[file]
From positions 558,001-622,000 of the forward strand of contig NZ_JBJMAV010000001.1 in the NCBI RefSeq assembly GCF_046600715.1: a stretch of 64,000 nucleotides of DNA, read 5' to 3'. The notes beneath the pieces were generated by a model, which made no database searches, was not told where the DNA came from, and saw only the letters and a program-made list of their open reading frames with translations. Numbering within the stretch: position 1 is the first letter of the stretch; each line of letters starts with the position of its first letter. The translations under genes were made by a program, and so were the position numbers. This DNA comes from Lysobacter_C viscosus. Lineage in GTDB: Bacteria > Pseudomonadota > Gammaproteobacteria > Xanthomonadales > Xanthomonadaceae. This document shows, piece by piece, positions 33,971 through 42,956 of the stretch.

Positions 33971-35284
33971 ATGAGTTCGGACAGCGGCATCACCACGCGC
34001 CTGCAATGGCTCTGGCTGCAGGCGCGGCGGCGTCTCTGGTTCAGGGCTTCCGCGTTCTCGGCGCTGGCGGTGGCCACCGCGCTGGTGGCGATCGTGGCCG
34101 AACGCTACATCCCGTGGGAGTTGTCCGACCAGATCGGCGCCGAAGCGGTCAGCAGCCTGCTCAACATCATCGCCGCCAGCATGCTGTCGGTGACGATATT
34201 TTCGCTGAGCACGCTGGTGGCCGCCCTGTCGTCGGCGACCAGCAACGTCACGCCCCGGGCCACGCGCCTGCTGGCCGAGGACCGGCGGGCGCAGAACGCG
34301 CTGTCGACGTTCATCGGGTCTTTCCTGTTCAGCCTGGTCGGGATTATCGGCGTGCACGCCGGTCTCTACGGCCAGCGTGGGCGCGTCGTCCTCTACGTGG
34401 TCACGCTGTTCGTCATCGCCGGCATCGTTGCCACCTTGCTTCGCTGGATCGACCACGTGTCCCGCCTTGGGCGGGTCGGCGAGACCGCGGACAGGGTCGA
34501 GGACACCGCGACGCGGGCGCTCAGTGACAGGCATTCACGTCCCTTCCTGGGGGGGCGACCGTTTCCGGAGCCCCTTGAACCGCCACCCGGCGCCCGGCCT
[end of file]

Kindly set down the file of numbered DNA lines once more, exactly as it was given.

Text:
From positions 558,001-622,000 of the forward strand of contig NZ_JBJMAV010000001.1 in the NCBI RefSeq assembly GCF_046600715.1: a stretch of 64,000 nucleotides of DNA, read 5' to 3'. The notes beneath the pieces were generated by a model, which made no database searches, was not told where the DNA came from, and saw only the letters and a program-made list of their open reading frames with translations. Numbering within the stretch: position 1 is the first letter of the stretch; each line of letters starts with the position of its first letter. The translations under genes were made by a program, and so were the position numbers. This DNA comes from Lysobacter_C viscosus. Lineage in GTDB: Bacteria > Pseudomonadota > Gammaproteobacteria > Xanthomonadales > Xanthomonadaceae. This document shows, piece by piece, positions 33,971 through 42,956 of the stretch.

Positions 33971-35284
33971 ATGAGTTCGGACAGCGGCATCACCACGCGC
34001 CTGCAATGGCTCTGGCTGCAGGCGCGGCGGCGTCTCTGGTTCAGGGCTTCCGCGTTCTCGGCGCTGGCGGTGGCCACCGCGCTGGTGGCGATCGTGGCCG
34101 AACGCTACATCCCGTGGGAGTTGTCCGACCAGATCGGCGCCGAAGCGGTCAGCAGCCTGCTCAACATCATCGCCGCCAGCATGCTGTCGGTGACGATATT
34201 TTCGCTGAGCACGCTGGTGGCCGCCCTGTCGTCGGCGACCAGCAACGTCACGCCCCGGGCCACGCGCCTGCTGGCCGAGGACCGGCGGGCGCAGAACGCG
34301 CTGTCGACGTTCATCGGGTCTTTCCTGTTCAGCCTGGTCGGGATTATCGGCGTGCACGCCGGTCTCTACGGCCAGCGTGGGCGCGTCGTCCTCTACGTGG
34401 TCACGCTGTTCGTCATCGCCGGCATCGTTGCCACCTTGCTTCGCTGGATCGACCACGTGTCCCGCCTTGGGCGGGTCGGCGAGACCGCGGACAGGGTCGA
34501 GGACACCGCGACGCGGGCGCTCAGTGACAGGCATTCACGTCCCTTCCTGGGGGGGCGACCGTTTCCGGAGCCCCTTGAACCGCCACCCGGCGCCCGGCCT